Malawi irked by Tanzania border dispute talks delay

By Penelope Paliani Kamanga

The government of Malawi has reacted angrily towards Tanzania’s move to postpone mediation talks over a dispute on Lake Malawi boundary.

The two governments were scheduled to meet in Johannesburg, South Africa, on 8 and 9 May, this year but the Tanzanian government at the last minute cancelled the meeting without giving a proper excuse.

This has since angered the Malawi government who stated that the postponement protracts the conclusion of the matter.

The resumption of the mediation talks was agreed upon after a prolonged break since March 2014,  by President Peter Mutharika and  his Tanzania counterpart John Magufuli when they met at an African Union summit in January this year in Addis Ababa, Ethiopia.

Malawi government received communication on the postponement of the meeting from the High Level Mediation Team (HLMT) chairperson Joaquim Chissano, who is former president of Mozambique.

In a press statement issued on Sunday, Malawi Foreign and International Co-operation Minister, Francis Kasaila, stated that the longer it took to hold the talks,  the more difficult it would be to resolve the issue.

Kasaila said that the government intended to resolve the issue as soon as possible, as it wanted to conduct a number of development projects on the lake, one of which included the controversial oil exploration.

“The Government of Malawi continues to be committed to the mediation process, and peaceful resolution of the dispute, through contact and dialogue.

Malawi believes that the HLMT has the capacity to decisively make a determination on the dispute, in a logical and timely manner, and on the basis of long established principles,” said Kasaila

The minister said Malawi’s position remained that the boundary was the shoreline of Lake Malawi, as established by Article 1(2) of the 1890 Anglo-German Treaty, therefore Lake Malawi belongs to Malawi in its entirety. This is despite Tanzania’s claims that the boundary was the median line of the lake, based on principles of customary international law.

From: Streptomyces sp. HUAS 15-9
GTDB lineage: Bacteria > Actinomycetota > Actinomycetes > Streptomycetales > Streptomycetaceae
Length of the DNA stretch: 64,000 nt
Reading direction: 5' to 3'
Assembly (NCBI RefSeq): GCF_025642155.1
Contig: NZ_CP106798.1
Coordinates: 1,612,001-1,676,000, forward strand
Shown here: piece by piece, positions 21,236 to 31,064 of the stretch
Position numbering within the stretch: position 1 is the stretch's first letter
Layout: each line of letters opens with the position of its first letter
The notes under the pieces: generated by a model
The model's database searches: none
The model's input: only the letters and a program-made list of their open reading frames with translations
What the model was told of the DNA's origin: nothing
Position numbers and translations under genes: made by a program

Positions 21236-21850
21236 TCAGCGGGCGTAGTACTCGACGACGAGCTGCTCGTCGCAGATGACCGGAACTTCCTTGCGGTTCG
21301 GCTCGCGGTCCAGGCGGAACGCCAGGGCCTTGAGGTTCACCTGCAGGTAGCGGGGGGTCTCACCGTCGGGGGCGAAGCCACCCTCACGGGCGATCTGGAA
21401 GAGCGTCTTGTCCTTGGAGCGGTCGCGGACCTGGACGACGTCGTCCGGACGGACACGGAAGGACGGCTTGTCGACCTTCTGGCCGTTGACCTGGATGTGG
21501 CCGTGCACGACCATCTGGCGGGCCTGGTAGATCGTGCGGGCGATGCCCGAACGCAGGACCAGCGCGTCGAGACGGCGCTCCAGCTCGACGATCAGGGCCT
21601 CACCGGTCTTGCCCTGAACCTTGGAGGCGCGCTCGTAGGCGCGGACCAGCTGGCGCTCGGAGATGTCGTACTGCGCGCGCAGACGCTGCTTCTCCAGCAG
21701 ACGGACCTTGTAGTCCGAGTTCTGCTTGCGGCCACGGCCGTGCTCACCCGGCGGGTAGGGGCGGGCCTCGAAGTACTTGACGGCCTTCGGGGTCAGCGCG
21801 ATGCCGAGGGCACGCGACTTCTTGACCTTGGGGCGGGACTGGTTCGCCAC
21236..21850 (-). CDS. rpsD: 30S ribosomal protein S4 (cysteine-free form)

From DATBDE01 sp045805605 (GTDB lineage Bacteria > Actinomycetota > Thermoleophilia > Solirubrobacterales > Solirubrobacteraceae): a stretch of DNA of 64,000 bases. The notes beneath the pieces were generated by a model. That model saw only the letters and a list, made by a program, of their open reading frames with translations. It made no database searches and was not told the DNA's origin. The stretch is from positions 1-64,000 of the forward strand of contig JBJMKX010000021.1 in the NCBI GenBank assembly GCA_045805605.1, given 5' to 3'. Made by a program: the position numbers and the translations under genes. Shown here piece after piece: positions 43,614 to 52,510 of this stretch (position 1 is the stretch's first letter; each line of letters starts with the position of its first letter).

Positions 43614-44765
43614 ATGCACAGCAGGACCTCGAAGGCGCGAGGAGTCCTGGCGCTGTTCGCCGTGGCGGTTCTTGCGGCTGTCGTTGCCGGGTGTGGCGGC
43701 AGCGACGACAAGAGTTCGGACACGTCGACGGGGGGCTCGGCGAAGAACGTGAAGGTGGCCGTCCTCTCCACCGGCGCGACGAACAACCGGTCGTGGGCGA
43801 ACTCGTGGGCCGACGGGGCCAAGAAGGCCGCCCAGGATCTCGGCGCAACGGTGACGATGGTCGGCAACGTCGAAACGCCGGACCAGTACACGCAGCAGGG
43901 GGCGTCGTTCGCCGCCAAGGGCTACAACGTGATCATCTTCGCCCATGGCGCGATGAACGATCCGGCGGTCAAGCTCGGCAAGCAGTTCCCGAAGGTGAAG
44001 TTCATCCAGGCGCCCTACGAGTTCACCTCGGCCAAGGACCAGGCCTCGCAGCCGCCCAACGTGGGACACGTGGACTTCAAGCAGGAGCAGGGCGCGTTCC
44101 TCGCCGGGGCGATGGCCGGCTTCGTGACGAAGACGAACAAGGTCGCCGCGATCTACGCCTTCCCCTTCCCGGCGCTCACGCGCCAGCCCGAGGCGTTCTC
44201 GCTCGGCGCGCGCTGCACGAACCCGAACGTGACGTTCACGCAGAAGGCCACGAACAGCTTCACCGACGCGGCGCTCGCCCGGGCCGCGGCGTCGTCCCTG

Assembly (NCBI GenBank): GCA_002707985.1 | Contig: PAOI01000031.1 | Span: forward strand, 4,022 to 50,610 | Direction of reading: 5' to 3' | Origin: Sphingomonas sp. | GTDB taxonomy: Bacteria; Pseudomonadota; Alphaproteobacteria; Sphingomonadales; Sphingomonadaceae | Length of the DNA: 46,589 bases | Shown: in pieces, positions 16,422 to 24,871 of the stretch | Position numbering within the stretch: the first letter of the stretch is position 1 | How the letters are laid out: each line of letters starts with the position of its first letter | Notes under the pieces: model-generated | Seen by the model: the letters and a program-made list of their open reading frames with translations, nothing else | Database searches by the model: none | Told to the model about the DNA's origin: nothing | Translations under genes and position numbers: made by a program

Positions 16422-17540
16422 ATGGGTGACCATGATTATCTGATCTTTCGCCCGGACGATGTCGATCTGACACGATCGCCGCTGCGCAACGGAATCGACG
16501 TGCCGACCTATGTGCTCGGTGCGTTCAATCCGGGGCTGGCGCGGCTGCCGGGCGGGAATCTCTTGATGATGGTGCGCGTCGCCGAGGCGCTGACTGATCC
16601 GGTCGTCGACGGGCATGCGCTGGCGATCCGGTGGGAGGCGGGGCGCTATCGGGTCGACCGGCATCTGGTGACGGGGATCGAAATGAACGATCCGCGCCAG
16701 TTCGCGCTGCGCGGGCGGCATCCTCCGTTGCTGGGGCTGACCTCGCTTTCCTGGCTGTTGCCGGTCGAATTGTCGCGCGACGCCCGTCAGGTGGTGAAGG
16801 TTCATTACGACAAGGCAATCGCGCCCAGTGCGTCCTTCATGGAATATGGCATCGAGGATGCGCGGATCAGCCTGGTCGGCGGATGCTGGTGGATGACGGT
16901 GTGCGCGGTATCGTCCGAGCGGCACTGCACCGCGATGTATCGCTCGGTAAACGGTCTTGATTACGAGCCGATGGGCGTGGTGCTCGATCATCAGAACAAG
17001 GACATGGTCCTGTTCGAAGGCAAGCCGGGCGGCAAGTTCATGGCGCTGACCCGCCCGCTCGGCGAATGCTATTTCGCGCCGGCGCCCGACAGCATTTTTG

The meeting’s postponement coincided with earlier accessions by Tanzania of its interest in oil exploration since 2012. At the time, Malawi’s north-eastern border neighbour claimed that it owned half of the eastern part of Lake Malawi.

Tanzania High Commissioner to Malawi, Victoria Mwakasege, told the media recently that her government wanted to have a share of the oil resources.

However, talks on extracting oil on Lake Malawi have been receiving lots of opposition with the Parliamentary Committee on Natural Resources and Climate Change, last month strongly denouncing the Malawi government’s decision on oil exploration in Lake Malawi, arguing that the country has outdated laws to safeguard all stakeholders during the exercise.

The committee observed that the absence of a national petroleum policy, and its outdated Act, would not be safe for Malawi to go ahead with the process.

Even the country’s civil society organisations such as Natural Resources Justice Network (NRJN), and Publish What You Pay (PWYP), also expressed concerns over the negotiation team plans to submit an addendum to the 30-year agreements, for Mutharika to approve, and the commencement of oil exploration.

However, Malawi a signatory to the 1972 World Heritage Convention that seeks to ensure an appropriate and equitable balance between conservation, sustainability  and development being blacklisted for failing to meet United Nations Education Scientific Commission (UNESCO)’s World Heritage Centre (WHC) deadline submission of the Lake Malawi status report, which was slated for February 1, 2017.

WHC demands that to protect aquatic life, there should be no oil and gas exploration on Lake Malawi.

Meanwhile, in a typical sibling situation, Malawi and Tanzania plan to set aside the Lake Malawi boundary dispute to raise funds to fix the unruly Songwe River basin. Malawi deputy minister of agriculture Aggrey Massi told a local radio station Zodiak that they intended to raise over US$800 million to fix the basin which was wrecking havoc in the area by disturbing the residents when it constantly shifted the boundary.

The money raised would be used to construct a dam which wouldl also be used to generate hydro electric power as well as irrigation. They also wanted to use it as a tourist attraction area.

The two governments have since put strict measures to ensure both countries benefit equally from the venture.

May 2017
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